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“Shooting Star”, now running at the Selwyn Theatre, is not a play; it is a starring vehicle—for Francine Larrimore, who occupies the center of the stage for the too greater part of a long theatre evening under a metaphorical, if not literal, blinding light which the playwrights—Noel Pierce and Bernard C. Schoenfeld—seem loath to have her share with other performers. And when Julie Leander—the part performed by Miss Larrimore— is not herself on the stage, then she is none the less the chief concern of every man and woman on the stage. When they speak, they speak of her, and when they don’t speak of her, you can sense what heroic restraint the playwrights are imposing upon them during those occasional moments of silence. More than amends have been made Miss Larrimore for that previous starring vehicle, “Brief Moment”, in which that naughty applause-stealer, Alexander Woollcott, was intruded in the scenery.

Having written which, it is only fair to add that a play about a star of the theatre is apt to fall into the error of becoming a starring vehicle. “Shooting Star” is obviously inspired—if that’s the word—by the career of the star of “Rain”, Jeanne Eagels. Putting aside for a moment one’s hostility to a one-actor play, one must confess that Miss Larrimore does magnificent things with her fat role. She could slop over, and doesn’t. She takes a lot of punishment for her almost exclusive occupancy of the stage. The play is emotional enough for furtive tear-wiping, but not for bawling—which is all to the good. The playgoer should make an effort to differentiate between natural irritation against the over-emotional damn fool whose life and personality are portrayed and the really admirable way in which Miss Larrimore portrays a role the original of which, in private life, we would flee from as from a plague. Good work, Miss Larrimore! Still we should have preferred a play. H. S.


On the R-K-O lot, five leading writers have been placed on important assignments—H. H. Haneman, former editor of “College Humor”; Robert Gore-Brown, author of “Cynara”; Tiffany Thayer, author of “Call Her Savage”; Albert Shelby LeVino and Gertrude Purcell. Among the stories these authors will prepare are “Long Lost Father”, from the novel by G. B. Stern, and “Green Mansions”, by W. H. Hudson.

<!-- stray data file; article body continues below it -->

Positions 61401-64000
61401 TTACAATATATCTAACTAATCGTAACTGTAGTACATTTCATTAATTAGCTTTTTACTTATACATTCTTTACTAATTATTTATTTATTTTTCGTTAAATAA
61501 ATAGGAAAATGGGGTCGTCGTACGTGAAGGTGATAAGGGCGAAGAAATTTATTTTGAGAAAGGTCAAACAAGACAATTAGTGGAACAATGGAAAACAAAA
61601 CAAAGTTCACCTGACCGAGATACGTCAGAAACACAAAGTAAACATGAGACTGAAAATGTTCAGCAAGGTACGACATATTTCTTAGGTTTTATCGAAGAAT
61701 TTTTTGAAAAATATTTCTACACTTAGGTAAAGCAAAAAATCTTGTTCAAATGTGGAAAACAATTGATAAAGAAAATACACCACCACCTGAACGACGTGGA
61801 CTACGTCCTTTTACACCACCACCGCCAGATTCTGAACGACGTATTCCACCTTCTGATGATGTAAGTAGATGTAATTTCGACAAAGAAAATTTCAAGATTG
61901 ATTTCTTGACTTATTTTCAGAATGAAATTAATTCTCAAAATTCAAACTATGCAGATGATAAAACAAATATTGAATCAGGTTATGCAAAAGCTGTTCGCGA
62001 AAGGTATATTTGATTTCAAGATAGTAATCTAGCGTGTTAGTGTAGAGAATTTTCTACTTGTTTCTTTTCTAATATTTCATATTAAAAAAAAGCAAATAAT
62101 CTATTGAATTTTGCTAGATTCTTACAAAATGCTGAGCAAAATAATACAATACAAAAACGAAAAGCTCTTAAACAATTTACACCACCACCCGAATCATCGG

From Mero-Goldwyn-Mayer we learn that the “Late Christopher Bean” will be a co-starring vehicle for Marie Dressler and Lionel Barrymore, under the direction of Sam Wood, and that Helen Hayes will commence work as the star in Edith Wharton’s “The Old Maid”, as soon as she completes her final scenes in “Another Language”.

Alice Brady has signed a long-term contract with Metro-Goldwyn-Mayer and will make Hollywood her residence.

“Chrysalis” is being adopted for Paramount by Thomas Mitchell, Keene Thompson and Sidney Buchman. The play will feature Meriam Hopkins, Fredric March and George Raft.

And a letter written by a fan in London, reached Lionel Barrymore at the studio. The envelope was addressed: “Rasputin, U. S. A.”

“Victims of Persecution”, now at the R-K-O Cameo Theatre, traces the life of an outstanding American Jewish leader who is subjected to racial discrimination because he dares to defend the rights of a Negro. It shows how hatred grows in darkness, and how persecution of one race may easily lead to another. Judge Margolies (the leading character in “Victims of Persecution”) might easily have become another Mendel Beiliss, Captain Dreyfuss, or Walter Rathenau, had he not been living in America. This picture is a Bud Pollard production, with English dialogue, featuring Mitchell Harris, Betty Hamilton and Juda Bleich.

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